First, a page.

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Frequently Asked Questions

Q: What is the Slave Rebellion Reenactment?

A: The Slave Rebellion Reenactment (SSR) is a large-scale, community-engaged art performance and film project reimagining the largest rebellion of enslaved people in the United States.

Q: Will there be another Reenactment?

A: The Reenactment was a one-time production that took place Friday, November 8, and Saturday, November 9, 2019. However if you are wanting to organize a similar project, the SRR team would love to share knowledge and lessons learned with anyone on their own journey of organizing a similar event. Please use our contact page to reach out.

Q: What was the German Coast Uprising? How is it related to the 1811 Slave Revolt?

A:  The German Coast Uprising and the 1811 Slave Revolt refer to the same event.  From January 8–10, 1811, the largest slave revolt in the United States erupted in the German Coast of Louisiana (called so because of the origins of the German settlers of the area in the 1720s) at the Manuel Andry Plantation. The slave insurrection occurred on the east bank of the Mississippi River in what is now St. John the Baptist, St. Charles, Jefferson, and Orleans Parishes, and was led by Charles Deslondes, Gilbert, Quamana, Jeesamine, and Maria Rose, and others. The revolters were African, American, and Haitian-born; Creole, Congo, and Akan identified; French and Engish-speaking; and represented many religious and spiritual beliefs- but all united as they risked death to be free. The insurgents fought not just for their emancipation, but to end the institution of slavery itself.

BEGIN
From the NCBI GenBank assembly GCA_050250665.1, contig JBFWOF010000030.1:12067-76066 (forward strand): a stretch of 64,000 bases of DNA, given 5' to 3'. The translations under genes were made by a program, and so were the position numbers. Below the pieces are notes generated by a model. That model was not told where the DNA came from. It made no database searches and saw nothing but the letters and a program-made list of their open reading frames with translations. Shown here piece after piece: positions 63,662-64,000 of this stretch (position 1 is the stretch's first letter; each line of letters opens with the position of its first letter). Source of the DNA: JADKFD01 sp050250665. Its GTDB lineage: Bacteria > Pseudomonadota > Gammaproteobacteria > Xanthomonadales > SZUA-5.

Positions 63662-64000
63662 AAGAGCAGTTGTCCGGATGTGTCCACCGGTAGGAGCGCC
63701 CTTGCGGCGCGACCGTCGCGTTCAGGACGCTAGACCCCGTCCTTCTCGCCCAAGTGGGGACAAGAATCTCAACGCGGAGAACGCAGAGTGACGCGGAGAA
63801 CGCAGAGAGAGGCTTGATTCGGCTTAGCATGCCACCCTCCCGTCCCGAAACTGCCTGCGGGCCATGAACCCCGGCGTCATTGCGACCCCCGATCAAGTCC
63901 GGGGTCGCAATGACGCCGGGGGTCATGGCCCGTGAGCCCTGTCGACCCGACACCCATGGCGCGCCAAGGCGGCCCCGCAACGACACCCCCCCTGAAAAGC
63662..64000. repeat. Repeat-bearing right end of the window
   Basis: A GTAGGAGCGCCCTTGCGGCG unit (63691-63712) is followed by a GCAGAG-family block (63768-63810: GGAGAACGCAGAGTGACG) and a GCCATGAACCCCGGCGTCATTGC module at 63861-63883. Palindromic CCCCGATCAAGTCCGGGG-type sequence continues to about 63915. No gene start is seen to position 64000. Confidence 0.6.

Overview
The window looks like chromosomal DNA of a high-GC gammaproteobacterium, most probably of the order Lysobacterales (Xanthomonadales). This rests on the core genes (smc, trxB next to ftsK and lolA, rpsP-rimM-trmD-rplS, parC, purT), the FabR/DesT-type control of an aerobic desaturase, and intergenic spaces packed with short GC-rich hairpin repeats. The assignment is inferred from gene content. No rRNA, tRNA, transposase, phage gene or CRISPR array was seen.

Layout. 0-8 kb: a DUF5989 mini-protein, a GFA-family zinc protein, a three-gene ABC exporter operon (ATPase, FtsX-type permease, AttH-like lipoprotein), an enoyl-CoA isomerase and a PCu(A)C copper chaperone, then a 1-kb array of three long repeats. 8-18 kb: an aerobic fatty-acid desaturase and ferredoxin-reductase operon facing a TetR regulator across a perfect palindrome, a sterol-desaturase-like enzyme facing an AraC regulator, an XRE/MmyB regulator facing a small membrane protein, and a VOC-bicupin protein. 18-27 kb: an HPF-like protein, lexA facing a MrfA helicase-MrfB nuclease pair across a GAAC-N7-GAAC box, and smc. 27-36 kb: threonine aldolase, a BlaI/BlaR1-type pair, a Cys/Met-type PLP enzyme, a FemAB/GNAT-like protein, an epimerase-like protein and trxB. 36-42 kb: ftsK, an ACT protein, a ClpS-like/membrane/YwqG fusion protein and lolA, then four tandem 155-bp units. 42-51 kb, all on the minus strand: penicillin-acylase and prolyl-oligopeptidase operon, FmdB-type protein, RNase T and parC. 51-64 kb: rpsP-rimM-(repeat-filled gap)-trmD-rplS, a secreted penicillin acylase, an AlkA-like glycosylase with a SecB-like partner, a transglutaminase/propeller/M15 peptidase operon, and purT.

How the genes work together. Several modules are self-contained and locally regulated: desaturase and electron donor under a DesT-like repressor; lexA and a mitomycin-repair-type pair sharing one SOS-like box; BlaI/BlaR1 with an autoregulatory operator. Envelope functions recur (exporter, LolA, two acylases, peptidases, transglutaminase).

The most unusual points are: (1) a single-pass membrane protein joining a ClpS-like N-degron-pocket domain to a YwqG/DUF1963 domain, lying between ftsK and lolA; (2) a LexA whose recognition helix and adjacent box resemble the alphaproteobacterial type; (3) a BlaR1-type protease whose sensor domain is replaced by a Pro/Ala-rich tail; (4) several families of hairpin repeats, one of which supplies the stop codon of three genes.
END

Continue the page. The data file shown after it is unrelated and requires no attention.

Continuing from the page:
Q: What was Antenna’s role in the Reenactment? 

A: Antenna, a New Orleans based multi-arts organization, produced the performance and film of the Reenactment with support by many local organizations including RicRACK, Tulane’s New Orleans Center for the Gulf South, Xavier University, Community Book Center, Rising Star Baptist Church, and Junebug Productions.

Q. Who funded this project? 

A.  Funding for this artwork has been provided by Open Society Foundation, VIA Art Fund, Ford Foundation, Surdna Foundation, MAP Fund, Andy Warhol Foundation for the Visual Arts, Nathan Cummings Foundation, A Blade of Grass, Art Matters, Givens Foundation for African American Literature, Andrew Porter, McColl Center for Art + Innovation, Smack Mellon, Paige West, Cordy, Ethan, & William Ryman, Gore Family Foundation, Manon Slome, Glenn F. Scotland, Mary Katherine Ford, and an incredible group of 500+ other individuals.

Q. Were local Louisiana residents involved in this project?

A. Yes.  SRR was a community-engaged art performance and film.  An extensive community consultation process was undertaken to build awareness and support of this project over several years working closely with local historians, art, advocacy, activist and other community groups.  The artists also traveled to local schools and universities to talk about SRR with young people. Most reenactors and production team were residents of Louisiana.  This project would not be possible without them.

Q: I’m interested in my students learning more about the 1811 Slave Revolt. Can someone from the Project come to speak to my class?

A: Yes! Please use our contact page and we will follow up on availability and coordinate logistics.